When to Seek Medical Help for an Eye Problem

Some eye problems you can take care of yourself, but it's important to know how to do it and when to seek medical help.

Menopause & Aging Well

Recently, my colleague Marcia wrote about a frightening experience she had with a retinal tear. Fortunately, she was able to see her ophthalmologist and receive emergency laser treatment to stave off an impending detachment. Her story had a happy ending, because she was proactive and didn't take a wait-and-see attitude.

That led me to think about other eye problems that we experience and the impact they may have on our vision—and when we should take prompt action. Just as Marcia had an eye emergency and paid attention to her symptoms and what they could mean, we all should be aware of how important it is to protect our eyes and get proper treatment to avoid pain and the potential of permanent vision loss.

Of course, all eye injuries are not preventable, but some may be. It's important to wear protective eye gear when you're working with power tools or hammers, as well as when you're around toxic chemicals. If you're out gardening, like so many of us are this time of year, it pays to be especially careful to protect your eyes, because the wind can kick up the soil or the chemicals you might be using.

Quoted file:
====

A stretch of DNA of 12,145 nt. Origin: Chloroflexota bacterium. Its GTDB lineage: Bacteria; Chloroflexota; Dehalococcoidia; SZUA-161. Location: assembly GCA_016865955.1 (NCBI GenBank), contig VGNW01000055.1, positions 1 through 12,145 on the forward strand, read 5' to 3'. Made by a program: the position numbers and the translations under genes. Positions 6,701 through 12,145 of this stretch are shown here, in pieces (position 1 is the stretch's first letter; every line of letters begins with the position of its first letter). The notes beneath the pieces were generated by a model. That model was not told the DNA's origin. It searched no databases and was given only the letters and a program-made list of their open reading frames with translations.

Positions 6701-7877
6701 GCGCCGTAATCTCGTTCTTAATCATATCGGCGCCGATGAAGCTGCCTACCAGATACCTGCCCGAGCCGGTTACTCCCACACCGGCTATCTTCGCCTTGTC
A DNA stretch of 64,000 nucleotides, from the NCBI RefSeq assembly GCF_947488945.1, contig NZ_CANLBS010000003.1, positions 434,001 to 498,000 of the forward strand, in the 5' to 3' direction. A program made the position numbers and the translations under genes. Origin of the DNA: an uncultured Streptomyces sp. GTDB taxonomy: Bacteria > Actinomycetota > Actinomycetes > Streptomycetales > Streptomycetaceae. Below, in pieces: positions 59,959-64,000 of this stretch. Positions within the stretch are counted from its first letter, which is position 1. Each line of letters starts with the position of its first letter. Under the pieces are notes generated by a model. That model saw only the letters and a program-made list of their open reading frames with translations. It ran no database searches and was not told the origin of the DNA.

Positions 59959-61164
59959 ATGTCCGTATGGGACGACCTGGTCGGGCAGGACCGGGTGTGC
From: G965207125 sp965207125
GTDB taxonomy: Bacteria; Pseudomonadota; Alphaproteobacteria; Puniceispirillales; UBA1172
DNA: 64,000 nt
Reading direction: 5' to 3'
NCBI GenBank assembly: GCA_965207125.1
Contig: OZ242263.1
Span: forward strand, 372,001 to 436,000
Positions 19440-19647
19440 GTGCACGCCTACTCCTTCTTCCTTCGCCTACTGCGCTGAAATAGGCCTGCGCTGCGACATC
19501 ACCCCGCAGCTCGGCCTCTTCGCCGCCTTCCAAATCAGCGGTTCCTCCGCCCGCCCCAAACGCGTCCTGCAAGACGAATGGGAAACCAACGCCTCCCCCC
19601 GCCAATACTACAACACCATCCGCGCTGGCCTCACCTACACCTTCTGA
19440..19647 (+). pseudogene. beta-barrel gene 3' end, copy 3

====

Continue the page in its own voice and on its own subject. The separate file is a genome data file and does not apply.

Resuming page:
If you're cycling in areas that are windy and dusty, it's wise to wear a good, sturdy pair of glasses or sunglasses (wraparounds are even better).

First Aid

Sometimes, you can try to treat certain problems yourself, but it's important to know how. Click here to learn about what to do if a small object gets stuck in your eye; if you get chemicals in your eye; if you suffer a cut, scratch or blow to your eye or a cut to your eyelid.

Although you may be able to help yourself or another person in certain instances, it's important to know what NOT to do. Do NOT:

  • Rub or press on an injured eye.
  • Remove contact lenses—unless your eye is rapidly swelling, there's a chemical injury (and after trying to flush your eye with water, the lens failed to come out) or you can't get prompt medical attention.
  • Try to remove a foreign body or object that's embedded or stuck in any part of your eye.
  • Use cotton swabs, tweezers or any other tool on the eye itself.

When to Get Outside Help

If you experience any of the following symptoms, you should contact your doctor or get help at an emergency room or urgent care center immediately:

  • Loss or decrease of vision
  • Burning or stinging
  • Pupils of uneven size
  • Eye pain
  • Bleeding from the eye
  • Redness or bloodshot appearance
  • Severe itching
  • Any injury to your eye like cuts, scratches, foreign objects in the eye, chemical exposure or blunt injuries to the eye or eyelid
  • Seeing "floaters" or flashes of light
  • Sensitivity to light
  • Double vision
  • Sensation of something stuck in your eye

Read more:
The Leading Cause of Blindness May Surprise You
10 Tips for Protecting Your Eyes
When You Need Medical Help Fast


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